The lack of coordination “underscores a much larger public notification problem associated with wildfires,” in Colorado, the study said.

When smoke gets into the water system

Depressurization is a top water quality concern for a town struck by fire. To get water from treatment plants to homes and businesses across a city, water is pressurized. If pipes are damaged — or the distribution system runs low on water — that pressure is lost. This creates a vacuum that sucks smoke and chemicals into the water system. Louisville lost water pressure during the Marshall Fire, and high levels of contamination were found in its distribution system after. Lafayette did not lose pressure and contamination was minimal.

Flushing the system so contaminated water is replaced with a fresh batch from the treatment plant is one way to mitigate contamination.

Knowing this, flushing was a priority post-Marshall fire, especially in Louisville that both lost pressure and pumped lake water into their distribution system to aid firefighters. “After the fire was contained, all water systems first focused on damage assessment, flushing, and re-pressurizing their water distribution systems,” the study said.

And yet, “contamination in Louisville remained at select locations above the benzene maximum contaminant level for weeks,” even after aggressive flushing. Three months after the fire, testing showed no contamination.

One reason contamination in Louisville might have persisted despite flushing is overheated plastic pipes. Some plastics, when heated by a fire, can leach benzene and other chemicals for months or even years. In Whelton’s research, plastic pipes were primed to leach chemicals by temperatures as low as 392 degrees Fahrenheit. Wildfires can exceed 1,400 degrees.

Also, if municipalities do not flush their systems quickly enough after a fire, chemicals sucked into the system via pressure loss can soak into plastic pipes, even if those plastic pipes weren’t heated, and leach out over time. Someone in the same distribution system, though far from the burn scar, could be exposed to carcinogens over time without knowing it.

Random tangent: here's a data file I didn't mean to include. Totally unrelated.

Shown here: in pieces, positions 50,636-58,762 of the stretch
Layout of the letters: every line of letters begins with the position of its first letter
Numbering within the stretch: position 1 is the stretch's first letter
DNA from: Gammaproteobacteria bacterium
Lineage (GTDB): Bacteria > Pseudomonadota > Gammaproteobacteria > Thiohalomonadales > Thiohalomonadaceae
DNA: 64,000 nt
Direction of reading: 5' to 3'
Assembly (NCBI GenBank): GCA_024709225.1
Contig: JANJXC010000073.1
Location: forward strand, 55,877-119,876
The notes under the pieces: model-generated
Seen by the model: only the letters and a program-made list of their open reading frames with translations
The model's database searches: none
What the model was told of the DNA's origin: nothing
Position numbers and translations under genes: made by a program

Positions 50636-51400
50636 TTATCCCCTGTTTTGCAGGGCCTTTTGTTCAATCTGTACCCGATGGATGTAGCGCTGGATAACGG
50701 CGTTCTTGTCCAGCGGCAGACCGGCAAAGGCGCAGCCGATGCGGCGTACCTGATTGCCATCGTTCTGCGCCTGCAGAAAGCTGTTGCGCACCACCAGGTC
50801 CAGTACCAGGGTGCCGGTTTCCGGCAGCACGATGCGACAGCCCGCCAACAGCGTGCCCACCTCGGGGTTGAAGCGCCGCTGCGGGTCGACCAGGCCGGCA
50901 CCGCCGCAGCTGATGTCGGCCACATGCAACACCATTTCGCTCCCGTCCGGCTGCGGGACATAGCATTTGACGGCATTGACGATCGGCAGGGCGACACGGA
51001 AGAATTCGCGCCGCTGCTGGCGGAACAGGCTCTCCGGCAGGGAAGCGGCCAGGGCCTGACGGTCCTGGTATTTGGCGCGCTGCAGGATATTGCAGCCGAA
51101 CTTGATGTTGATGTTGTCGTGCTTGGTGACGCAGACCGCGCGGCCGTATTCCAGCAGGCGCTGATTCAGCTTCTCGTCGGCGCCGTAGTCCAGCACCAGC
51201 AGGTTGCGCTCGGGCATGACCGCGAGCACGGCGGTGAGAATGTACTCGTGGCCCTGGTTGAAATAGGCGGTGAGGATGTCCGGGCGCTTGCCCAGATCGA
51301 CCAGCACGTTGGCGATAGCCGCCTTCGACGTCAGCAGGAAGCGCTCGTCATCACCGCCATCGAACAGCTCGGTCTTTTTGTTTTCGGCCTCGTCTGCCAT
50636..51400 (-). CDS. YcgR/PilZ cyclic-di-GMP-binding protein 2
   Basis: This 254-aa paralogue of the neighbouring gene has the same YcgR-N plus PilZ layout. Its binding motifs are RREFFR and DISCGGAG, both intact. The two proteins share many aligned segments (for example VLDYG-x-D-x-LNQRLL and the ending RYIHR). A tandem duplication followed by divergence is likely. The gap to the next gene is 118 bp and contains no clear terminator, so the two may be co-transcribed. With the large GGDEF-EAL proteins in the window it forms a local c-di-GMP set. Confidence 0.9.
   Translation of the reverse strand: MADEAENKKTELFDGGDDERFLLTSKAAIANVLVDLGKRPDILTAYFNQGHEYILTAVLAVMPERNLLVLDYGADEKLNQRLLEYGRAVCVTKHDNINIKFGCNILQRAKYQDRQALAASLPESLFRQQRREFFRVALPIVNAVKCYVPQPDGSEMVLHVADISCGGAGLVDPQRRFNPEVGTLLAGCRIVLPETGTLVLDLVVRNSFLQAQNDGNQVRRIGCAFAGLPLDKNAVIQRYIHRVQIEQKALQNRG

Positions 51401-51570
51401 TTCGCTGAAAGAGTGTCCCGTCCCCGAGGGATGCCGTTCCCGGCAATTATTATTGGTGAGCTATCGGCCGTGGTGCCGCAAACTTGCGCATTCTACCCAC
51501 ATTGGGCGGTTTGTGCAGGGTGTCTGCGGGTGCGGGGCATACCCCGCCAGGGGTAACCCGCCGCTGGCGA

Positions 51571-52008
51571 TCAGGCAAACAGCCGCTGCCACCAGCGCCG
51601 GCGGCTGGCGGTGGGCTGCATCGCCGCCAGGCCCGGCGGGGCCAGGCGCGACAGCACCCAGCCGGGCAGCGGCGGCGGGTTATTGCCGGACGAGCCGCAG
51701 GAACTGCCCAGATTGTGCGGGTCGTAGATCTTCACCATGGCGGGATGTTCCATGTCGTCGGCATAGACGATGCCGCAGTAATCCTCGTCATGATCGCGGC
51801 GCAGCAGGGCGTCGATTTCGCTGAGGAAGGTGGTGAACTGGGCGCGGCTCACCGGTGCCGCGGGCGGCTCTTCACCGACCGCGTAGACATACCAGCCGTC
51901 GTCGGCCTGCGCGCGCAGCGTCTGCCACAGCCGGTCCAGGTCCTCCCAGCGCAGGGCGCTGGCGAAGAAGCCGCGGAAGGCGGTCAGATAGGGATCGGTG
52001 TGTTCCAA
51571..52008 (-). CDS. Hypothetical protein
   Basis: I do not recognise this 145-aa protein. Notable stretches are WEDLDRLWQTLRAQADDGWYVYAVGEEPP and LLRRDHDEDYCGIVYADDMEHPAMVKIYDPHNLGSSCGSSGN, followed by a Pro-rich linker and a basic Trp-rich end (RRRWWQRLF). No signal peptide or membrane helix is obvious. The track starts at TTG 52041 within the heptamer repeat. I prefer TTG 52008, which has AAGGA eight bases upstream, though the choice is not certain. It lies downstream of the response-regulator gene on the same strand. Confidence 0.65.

“The longer contaminated water sits in the water mains, plumbing, etc. the greater potential you have of that infrastructure posing a serious health risk to the users,” Whelton said.

‘Severe’ issues with water testing post-fire

Testing is critical to identifying contamination early on.

In the Marshall Fire, not only was there a lack of coordination on when and where to take samples of water, there was a lack of capacity to then test those samples. The study revealed “several chemical water sampling and analysis issues” that made understanding the full scope of contamination unclear.

“For Louisville alone, six commercial laboratories were contacted for assistance,” the study said. “Some laboratories did not respond to requests, lacked sampling supplies, and stated they could not promptly provide results to the water system.”

Preparing for future fires, it’s important municipalities and labs understand how to properly test drinking water for contamination after fires, the study urged.

It’s also important to rethink water distribution systems to better prevent such contamination in the first place.

One of the main solutions offered by Whelton in the Marshall Fire study, backed by experience from previous fires, is “zoning water systems.”

By splitting a water distribution system into zones, if one area of town gets hit by fire, heated pipes leaching chemicals or contaminated water can be quarantined from other parts of town. Doing so on a large scale would entail breaking a city into sections like North Boulder, East Boulder, and so on.

On a smaller scale, remote shutoffs for each building could cut individual homes off from the system when needed, protecting nearby buildings and the water system as a whole.

Such shutoffs would have preserved water in the Marshall Fire and kept more people out of harm’s way. While the fire burned, Louisville and Superior Department of Public Works employees went into the fire zone where “structures around them were on fire” to “stop the bleeding” of water from houses that were no more.

“They were shutting off these valves located at the street so the homes that were burned down, with water shooting out, would stop leaking,” Whelton said. “Because that was draining the water system and firefighters needed that water.”

At the time of the study’s publication, insurance hadn’t kicked in to cover the costs of damaged water systems. Municipalities were relying on stored cash to make needed repairs. As they wait on insurers and FEMA for aid, those cash pools will continue to drain. The water systems are still recovering.